Methods: Mice were exposed to a standard diet for eight weeks, a high fat diet or high fat diet with 125 mg/kg of Populus balsamifera integrated. Aliquots of jejunal homogenates were lipid-extracted.
Results: The results showed that total cholesterol content and jejunal phospholipids were not affected by the absence or the presence of Populus balsamifera extract. In the case of intestinal triglycerides, there was a tendency of increase with the 16-week feeding of a high fat diet and this trend seemed to vane with Populus balsamifera treatment. The jejunal content in fatty acids was significantly increased by the diet induce obesity treatment as compared to CHOW controls. Populus balsamifera treatment significantly reduced intestinal fatty acid content back towards the values observed in CHOW controls.
Discussion and Conclusion: This further strengthens the potential of balsam poplar extracts to be useful in the context of the high prevalence of obesity in Indigenous populations.
Anti-obesity; Anti-diabetic; C57BL/6 mice; Balsam poplar; Fatty acid absorption; Aboriginal traditional medicine
Obesity and type II diabetes are major health problem in contemporary society and Indigenous populations are particularly affected [1,2]. For instance, the prevalence of Type II diabetes is 3 to 5 times higher among Canadian First Nations living on reserve than in the general urban population . In some villages, overweight among children also reaches up to 55% (Canadian government – Healthy weights for healthy kids).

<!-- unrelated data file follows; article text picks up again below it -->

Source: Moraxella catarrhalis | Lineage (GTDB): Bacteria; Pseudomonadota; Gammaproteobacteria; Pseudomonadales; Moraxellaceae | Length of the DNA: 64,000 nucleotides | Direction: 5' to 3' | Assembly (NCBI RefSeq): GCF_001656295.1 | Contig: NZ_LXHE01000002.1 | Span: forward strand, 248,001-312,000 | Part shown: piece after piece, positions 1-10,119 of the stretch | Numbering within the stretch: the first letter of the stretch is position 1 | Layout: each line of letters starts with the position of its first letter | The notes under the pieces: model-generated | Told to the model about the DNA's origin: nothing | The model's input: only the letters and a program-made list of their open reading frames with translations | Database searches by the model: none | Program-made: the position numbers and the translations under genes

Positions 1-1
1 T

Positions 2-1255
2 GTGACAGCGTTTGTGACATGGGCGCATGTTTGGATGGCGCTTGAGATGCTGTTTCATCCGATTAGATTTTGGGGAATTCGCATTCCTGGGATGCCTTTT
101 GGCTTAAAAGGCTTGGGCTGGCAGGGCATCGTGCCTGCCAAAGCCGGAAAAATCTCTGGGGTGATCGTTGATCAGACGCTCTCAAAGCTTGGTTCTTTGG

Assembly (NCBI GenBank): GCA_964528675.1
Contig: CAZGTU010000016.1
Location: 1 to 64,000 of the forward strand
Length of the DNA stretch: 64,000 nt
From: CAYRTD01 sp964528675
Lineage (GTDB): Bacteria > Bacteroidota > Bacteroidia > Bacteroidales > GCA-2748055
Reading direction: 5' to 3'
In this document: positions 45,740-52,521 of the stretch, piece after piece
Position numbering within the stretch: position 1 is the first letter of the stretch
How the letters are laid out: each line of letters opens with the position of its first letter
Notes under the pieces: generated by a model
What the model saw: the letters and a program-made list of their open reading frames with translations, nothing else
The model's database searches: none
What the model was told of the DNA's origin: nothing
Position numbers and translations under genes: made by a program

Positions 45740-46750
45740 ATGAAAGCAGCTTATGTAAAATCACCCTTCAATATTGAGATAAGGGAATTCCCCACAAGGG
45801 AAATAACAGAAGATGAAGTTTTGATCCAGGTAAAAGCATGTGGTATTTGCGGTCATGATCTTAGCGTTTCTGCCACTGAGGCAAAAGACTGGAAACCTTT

Many hypotheses have been proposed to explain overweight and obesity in Canadian First Nations: the passage from a nomadic lifestyle to a sedentary lifestyle, the presence of “thrifty genes” that allow the accumulation of fat in order to survive and the non-compliance to drug treatments bringing complications, in addition to allopathic medicine that is not well adapted to First Nation culture. In order to address these issues, notably to look toward the traditional pharmacopeia of the Cree Nations of Eastern James Bay in Canada, the Canadian Institutes of Health Research Team in Aboriginal Antidiabetic Medicines (CIHR-TAAM) was founded in 2003. The team now collaborates with six of the 9 villages and has identified seventeen plants with anti-diabetic proprieties.